Dragon & Dracula Lite by HeroCraft

Dragon & Dracula Lite by HeroCraft — You might have the patience for another platformer that uses a virtual thumbstick, but I don’t. Yes, you can unlock minigames for extra rewards. No, they’re not any good.

 

 

 

 

Feed Your Monster by BoxitSoft

Feed Your Monster by BoxitSoft — The gameplay is straightforward if you don’t think about it too hard. Swipe across the screen to cut ropes and drop food into the hungry maw of your pet monster, except that the “food” is a bunch of 8-balls (the billiards accessory, not the unit of drugs). The monster’s mouth is some kind of crazy, Saarlac-pit vacuum cleaner. And there are stars that you collect for some reason. While these parts don’t make a coherent whole, they do make sense as a lazy way to steal the ideas behind Cut the Rope. Overall, it’s a great puzzle game for the person who wants more useless crap to take up memory on his android device.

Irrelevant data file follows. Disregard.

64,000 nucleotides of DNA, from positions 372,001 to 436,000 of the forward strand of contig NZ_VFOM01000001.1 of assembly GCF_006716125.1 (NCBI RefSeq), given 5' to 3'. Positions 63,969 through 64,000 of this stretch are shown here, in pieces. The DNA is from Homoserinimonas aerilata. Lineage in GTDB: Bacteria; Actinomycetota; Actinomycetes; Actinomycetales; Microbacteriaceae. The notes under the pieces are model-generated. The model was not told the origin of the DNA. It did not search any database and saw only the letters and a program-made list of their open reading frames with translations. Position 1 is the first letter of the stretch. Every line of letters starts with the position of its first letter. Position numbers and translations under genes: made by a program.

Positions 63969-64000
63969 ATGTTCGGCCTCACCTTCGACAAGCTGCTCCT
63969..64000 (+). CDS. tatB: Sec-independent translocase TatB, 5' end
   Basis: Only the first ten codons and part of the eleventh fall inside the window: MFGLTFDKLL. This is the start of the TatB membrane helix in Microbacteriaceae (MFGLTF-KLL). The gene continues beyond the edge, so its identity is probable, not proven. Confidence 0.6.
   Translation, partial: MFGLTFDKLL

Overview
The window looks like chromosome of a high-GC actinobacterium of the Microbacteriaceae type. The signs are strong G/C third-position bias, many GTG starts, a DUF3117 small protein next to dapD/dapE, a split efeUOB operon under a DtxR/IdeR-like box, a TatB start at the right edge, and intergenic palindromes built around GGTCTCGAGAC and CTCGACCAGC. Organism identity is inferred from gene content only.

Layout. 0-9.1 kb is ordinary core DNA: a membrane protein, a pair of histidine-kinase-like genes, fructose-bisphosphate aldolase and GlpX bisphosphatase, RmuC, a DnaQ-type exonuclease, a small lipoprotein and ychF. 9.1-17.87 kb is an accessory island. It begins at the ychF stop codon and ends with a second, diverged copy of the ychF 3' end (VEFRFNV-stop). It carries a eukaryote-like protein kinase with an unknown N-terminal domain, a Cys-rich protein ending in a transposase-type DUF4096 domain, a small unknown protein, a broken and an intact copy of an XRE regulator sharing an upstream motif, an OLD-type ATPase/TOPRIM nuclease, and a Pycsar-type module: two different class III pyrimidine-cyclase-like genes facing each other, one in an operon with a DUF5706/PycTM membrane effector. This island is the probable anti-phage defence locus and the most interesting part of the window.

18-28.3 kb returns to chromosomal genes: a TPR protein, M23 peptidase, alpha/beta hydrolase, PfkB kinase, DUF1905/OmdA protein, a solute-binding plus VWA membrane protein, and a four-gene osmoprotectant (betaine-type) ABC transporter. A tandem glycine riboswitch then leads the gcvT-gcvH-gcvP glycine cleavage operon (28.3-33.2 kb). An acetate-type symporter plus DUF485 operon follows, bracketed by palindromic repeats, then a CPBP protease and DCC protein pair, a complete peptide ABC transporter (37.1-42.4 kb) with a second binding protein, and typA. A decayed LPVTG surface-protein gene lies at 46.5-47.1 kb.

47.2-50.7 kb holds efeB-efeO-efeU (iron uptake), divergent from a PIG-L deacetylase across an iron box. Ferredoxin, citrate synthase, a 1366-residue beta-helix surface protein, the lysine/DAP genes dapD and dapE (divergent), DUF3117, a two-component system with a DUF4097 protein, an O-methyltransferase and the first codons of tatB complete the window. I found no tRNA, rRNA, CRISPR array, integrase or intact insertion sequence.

Komodo Crunchtime Ultimate Superstars by RIE Studios

Komodo Crunchtime Ultimate Superstars by RIE Studios — Jay of RIE studios gave us a heads-up about their game, Komodo Crunchtime Ultimate Superstars. It’s a side-scrolling platformer where you race to collect jewels and jump over obstacles. And then you fly. It’s still under development and has a long way to go before I’ll call it the second coming of Turbo Kids. The good news is that they’ve been hard at work improving it, and it didn’t break my phone. So congratulations for surpassing the low standards of quality set by Muffin Knight.